Join me as I host WZZM’s Val Lego in my gardens and herbal kitchen to share my love of the edible weeds of spring!
As August ends and the last of the elderberries dry on the bush, I offer an ode to the Elder - one of my great plant allies. I first fell in love with the Sambucus canadensis on a summer’s eve last year at Trillium Haven Farm, as I filled my baskets with the Elder’s delicate blossoms and dried them for my winter’s tea.
The soft flavors of the infusion of the flowers provided me great relief in the cold months from aches, chills, and malaise; and I’ve come to quite enjoy a cup of the tea when the chills come on - usually adding in a heaping handful of yarrow blossoms and a good drizzle of local honey. I’ve even taken to rely on this hot infusion during the high heat of summer to ward off those pesky summer colds.
This season, I’ve been delighted to find that the small elder trees in my own gardens are growing prolifically, and I’ve sought out my own secret elder groves where I been so lucky to wildcraft its flowers and berries.
As a measure to prepare for the winter ills, I’ve put up a considerable amount of elderflower tincture (as well as dried the flower heads), elderberry tincture, infused elderflower (& yarrow) honey, and elderberry elixir. I look forward to using these wonderful preparations in a rotation along with other plants to keep my family well such as the boneset and yarrow — just a few other amazing plant allies I have by my side.
Bring it, influenza. No Tamiflu, thank you. I’ve got my family protected by the Elder.
And while I am not recommending that the Elder can treat or cure any specific illness or disease (because the FDA wouldn’t want me to recommended anything of the sort), I certainly would be sure to seek out the Elder if you don’t know it already. It’s an amazing plant and a good one to know. And abundant and local. Can’t beat that.
If you wish to read a bit more about this great plant, take a moment to enjoy the writings on the elder by my teacher and Great Lakes herbalist, Jim McDonald and another writing by Southwest herbalist, Kiva Rose — whose recipe I’ve adopted check it out!
Giving Back: As a way to celebrate my birthday week & the abundance I’ve been given in this life, I decided to sponsor a Brasilian village via World Vision Brasil to help increase its capacity to make its own herbal medicines and market its organic foods.
My donations will go through World Vision Brasil because of a visit my husband and I took there earlier this spring. The purpose of the Brasil trip was to see innovations in community and economic development around the country.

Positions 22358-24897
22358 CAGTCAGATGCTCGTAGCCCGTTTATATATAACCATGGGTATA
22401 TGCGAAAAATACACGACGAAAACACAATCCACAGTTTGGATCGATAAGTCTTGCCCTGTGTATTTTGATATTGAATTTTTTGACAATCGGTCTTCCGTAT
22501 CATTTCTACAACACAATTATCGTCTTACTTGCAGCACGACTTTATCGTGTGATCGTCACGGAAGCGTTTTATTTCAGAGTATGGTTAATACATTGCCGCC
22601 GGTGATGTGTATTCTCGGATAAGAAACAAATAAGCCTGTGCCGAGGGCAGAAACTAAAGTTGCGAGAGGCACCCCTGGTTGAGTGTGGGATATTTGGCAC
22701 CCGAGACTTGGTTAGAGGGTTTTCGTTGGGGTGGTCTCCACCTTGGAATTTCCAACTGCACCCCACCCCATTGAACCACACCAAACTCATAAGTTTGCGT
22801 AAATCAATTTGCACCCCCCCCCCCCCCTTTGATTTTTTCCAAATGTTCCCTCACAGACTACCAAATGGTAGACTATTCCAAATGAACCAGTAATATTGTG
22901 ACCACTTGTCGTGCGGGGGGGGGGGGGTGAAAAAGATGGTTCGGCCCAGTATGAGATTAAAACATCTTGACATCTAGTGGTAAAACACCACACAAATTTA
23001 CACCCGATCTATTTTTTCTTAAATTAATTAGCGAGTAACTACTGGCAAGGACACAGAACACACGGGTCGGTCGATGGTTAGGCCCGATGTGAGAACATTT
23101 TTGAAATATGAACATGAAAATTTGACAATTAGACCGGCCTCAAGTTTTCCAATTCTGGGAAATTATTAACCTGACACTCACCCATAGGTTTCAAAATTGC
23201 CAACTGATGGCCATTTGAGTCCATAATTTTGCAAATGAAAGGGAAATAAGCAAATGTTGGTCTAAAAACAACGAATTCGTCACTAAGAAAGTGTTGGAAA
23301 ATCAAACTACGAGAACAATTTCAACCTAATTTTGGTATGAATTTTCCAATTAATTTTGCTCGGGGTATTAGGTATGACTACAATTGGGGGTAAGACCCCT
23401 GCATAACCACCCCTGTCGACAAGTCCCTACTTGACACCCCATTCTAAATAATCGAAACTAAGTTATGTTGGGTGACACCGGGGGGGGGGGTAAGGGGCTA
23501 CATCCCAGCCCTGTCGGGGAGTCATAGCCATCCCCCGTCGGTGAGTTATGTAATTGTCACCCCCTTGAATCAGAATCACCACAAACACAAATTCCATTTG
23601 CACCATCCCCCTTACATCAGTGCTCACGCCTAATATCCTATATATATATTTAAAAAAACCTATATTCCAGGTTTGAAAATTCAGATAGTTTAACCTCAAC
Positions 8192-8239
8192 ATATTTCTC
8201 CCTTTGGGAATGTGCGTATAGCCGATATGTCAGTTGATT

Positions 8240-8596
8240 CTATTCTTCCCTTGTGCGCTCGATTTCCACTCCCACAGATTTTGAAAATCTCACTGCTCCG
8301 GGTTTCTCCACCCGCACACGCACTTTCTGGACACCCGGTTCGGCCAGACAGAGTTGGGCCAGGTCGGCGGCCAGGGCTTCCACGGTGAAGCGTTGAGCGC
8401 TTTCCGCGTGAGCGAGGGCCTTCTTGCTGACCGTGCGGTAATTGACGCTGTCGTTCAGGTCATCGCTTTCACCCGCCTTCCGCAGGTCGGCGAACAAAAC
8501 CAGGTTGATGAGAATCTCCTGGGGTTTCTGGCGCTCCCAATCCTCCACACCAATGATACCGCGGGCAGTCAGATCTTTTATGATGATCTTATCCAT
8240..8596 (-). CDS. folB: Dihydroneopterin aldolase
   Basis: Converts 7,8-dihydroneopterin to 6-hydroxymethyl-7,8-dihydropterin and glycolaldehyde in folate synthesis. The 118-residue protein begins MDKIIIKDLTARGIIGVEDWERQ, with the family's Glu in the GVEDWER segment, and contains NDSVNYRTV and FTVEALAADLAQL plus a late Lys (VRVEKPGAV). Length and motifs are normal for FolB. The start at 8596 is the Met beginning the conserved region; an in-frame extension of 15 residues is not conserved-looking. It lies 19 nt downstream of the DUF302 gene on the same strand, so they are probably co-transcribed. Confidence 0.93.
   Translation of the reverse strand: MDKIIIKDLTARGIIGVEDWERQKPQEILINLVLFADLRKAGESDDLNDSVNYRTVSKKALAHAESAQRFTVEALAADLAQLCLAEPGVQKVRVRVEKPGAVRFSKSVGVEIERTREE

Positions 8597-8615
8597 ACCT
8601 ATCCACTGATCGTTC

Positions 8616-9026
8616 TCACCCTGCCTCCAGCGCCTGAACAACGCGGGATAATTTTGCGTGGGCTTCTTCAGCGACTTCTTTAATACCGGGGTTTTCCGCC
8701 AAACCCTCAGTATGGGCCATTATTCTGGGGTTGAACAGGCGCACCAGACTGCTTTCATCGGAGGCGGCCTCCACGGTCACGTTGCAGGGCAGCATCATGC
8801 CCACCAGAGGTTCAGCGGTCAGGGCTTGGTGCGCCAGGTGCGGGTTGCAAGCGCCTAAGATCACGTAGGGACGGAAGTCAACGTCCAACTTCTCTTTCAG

And while World Vision is primarily known for it’s Christian-based, child sponsorship program; World Vision BR showcased to us some of the coolest collaborative programs that were truly helping people and communities build capacity to lead better lives. Having a background in NGOs, I was truly impressed by their best practices, solid partnerships and real life testimonies from the communities they serve.
Of all the stops, (we visited the favellas of Fortaleza, Sao Paulo and rural villages outside of Fortaleza in Mossorro and Apodi), Apodi was one of my favorite visits. Located in the north country of Brasil, Apodi is in a climate that is semi-arid, with little regular rainfall, making agriculture difficult.
We met the coolest, most resilient farmers (mostly women!!) in Apodi —Absolutely beautiful people. The villagers showed us their orchards, their bee hives, honey processing and cheese processing areas with great pride.
Small micro-loans from World Vision have helped the village build the processing facilities the farmers need for their harvests. Having these facilities has made it possible for the small-scale farmers to have access to larger markets to sell their processed pulps. The loans have also helped women grow their value-added businesses, which in turn has increased the home’s economic independence greatly.
This, coupled with President Lula’s progressive poverty alleviation strategies (affordable housing, local food production/food security policies) makes it possible for the families of Apodi to make about $750/mo.
And while there are still stark contrasts between the classes in Brasil, forward- thinking, private-public partnerships like those World Vision facilitates are truly giving hope to a country that has struggled with domestic instability for decades. There is truly a sense of hopeful-ness among the people. And that’s inspiring.
Contrast that with what is going on in the U.S. … well, that’s for another post.
Here’s to helping my fellow plant friends in Brasil. May they continue to be resilient, their crops bountiful and medicines healing. And may I continue to be mindful of my blessings, try to live more simply, and always be focused on improving the world around me.